Hip-hop, what does it mean to you? To me it represents struggle and progress, as well as self expression and rhythm; rhythm which can ease or concentrate suffering. ‘The right music either makes you forget everything, or remember everything’ summarises music’s volatile nature.
Hip-hop largely involves the hustle aspect: inspiration and motivation to smile in the face of adversity. In my opinion, everyone working has a hustle – it’s not just for rappers or black market workers (who work hard enough as it is, to make the best of a bad situation; law enforcement should really think more about context and what causes, I mean root causes, the ‘criminal’/individual to do crime). Sure hustling can be the fun side (sex, weed, alcohol, travel, and other rewards of what the multi-layered formulae for success/attainment) but it also incorporates a relatively stubborn rebellion: hustlers,for the most part, ignore external constraints/comments/compliments/ego/opinion/media or whatever other ‘noise’ is encouraging people to change for the worse or give up on their dreams. You also should try to avoid settling, my personal checklist for success involves coming as near as possible to my initial goal; not discarding it in favour of an easy option when things get tough. Joey badass said “if it don’t touch my spirit//Then I don’t get near it” therefore one can realise that if your gut says its wrong it probably is.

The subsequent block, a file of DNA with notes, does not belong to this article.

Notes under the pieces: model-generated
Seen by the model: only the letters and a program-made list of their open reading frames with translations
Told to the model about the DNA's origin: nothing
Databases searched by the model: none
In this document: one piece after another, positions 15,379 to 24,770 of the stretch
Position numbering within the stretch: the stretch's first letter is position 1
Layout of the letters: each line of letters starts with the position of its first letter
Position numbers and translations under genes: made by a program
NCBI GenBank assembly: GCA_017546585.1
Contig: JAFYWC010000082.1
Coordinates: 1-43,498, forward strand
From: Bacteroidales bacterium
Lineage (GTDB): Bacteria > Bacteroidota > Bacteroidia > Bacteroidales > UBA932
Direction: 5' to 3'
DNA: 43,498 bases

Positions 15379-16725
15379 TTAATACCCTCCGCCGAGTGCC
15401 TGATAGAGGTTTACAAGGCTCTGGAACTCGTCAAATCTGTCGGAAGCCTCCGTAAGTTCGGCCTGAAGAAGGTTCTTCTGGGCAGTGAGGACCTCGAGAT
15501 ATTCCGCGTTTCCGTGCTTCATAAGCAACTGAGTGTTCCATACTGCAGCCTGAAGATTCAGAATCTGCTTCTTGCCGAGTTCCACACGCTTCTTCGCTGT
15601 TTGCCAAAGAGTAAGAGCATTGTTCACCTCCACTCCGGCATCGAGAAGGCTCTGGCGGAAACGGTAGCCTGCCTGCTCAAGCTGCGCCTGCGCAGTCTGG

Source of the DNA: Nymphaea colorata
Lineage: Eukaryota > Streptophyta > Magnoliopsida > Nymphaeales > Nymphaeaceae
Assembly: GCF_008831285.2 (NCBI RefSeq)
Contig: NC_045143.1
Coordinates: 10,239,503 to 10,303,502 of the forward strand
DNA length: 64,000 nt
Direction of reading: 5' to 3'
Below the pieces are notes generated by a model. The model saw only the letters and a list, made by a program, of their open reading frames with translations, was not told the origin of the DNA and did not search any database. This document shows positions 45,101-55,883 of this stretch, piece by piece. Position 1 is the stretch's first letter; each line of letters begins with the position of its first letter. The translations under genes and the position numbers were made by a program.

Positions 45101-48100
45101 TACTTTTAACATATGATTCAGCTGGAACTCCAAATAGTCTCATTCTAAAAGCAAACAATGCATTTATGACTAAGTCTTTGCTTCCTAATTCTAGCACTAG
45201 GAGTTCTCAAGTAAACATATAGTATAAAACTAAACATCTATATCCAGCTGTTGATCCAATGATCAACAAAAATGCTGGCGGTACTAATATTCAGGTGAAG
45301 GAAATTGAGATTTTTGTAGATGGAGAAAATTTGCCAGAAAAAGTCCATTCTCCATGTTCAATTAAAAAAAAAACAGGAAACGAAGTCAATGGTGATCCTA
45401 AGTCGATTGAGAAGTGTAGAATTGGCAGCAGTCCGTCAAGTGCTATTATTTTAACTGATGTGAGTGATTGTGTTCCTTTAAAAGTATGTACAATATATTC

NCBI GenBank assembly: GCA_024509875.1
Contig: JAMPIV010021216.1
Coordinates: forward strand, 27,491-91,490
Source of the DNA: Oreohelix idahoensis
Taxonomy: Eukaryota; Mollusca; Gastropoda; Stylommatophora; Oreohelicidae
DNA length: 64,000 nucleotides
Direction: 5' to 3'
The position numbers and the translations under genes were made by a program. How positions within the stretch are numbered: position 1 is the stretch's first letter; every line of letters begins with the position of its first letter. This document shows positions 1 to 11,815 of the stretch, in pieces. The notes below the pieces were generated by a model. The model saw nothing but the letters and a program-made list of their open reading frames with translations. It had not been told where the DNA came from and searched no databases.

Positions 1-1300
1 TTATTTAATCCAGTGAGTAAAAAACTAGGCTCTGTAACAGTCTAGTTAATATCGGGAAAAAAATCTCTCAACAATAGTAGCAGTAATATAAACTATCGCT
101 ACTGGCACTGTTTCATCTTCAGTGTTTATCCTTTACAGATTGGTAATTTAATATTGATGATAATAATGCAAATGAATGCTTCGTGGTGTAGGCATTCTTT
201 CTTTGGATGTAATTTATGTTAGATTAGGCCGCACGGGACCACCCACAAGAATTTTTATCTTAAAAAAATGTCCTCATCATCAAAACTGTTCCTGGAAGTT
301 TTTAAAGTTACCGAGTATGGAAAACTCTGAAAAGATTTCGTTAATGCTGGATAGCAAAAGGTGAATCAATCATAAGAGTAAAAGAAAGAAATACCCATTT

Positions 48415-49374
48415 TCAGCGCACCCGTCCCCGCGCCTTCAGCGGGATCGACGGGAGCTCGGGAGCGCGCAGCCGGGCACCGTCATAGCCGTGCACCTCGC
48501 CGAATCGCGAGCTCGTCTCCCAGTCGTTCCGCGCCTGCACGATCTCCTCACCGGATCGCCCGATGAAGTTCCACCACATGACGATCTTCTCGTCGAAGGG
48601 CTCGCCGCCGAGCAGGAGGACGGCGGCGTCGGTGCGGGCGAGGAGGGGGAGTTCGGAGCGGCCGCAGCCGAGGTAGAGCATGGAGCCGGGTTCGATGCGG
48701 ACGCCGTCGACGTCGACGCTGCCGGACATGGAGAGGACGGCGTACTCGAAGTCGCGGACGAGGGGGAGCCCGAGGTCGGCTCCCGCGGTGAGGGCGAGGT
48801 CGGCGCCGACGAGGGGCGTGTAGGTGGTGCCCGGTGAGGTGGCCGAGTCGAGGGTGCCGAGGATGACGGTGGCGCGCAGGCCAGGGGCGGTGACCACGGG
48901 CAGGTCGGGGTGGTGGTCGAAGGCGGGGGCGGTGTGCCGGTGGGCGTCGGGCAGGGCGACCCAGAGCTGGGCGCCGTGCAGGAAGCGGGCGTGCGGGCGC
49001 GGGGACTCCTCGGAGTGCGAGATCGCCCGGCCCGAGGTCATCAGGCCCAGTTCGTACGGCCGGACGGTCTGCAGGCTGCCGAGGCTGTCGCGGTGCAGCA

Do what you like and follow your instinct because you will naturally gravitate to what’s yours and what you like, and the people that don’t see the vision don’t matter or are complacent for their own reasons which need evaluation. Don’t stop people dancin just coz u can’t hear the show: optimists tend to have a relatively cheesy union in that they are aware of the suffering but look on the bright side anyway. People fail, then they can bounce back, learn, adapt, grow n evolve. Hip hop nicely shows this entrepreneurial spirit through the artists & content (increasingly holisitic; for instance the rise in popularity of interviews/behind the scenes aspects of artists’ lifestyles). One can consider one’s contribution to society, hours worked, discipline, routine and early rises despite difficulty and resistance from your own mind and body (all been there ay), and money earned or responsibility taken on. The hustle highlights that we all have choices, if your cumulative choices happen to have landed you in hot water and employment prospects are knocked by crime or what-not then it’s still respectable: you can be a dustbin man with dignity and support yourself and family because atleast you’re making ends meet in your own way.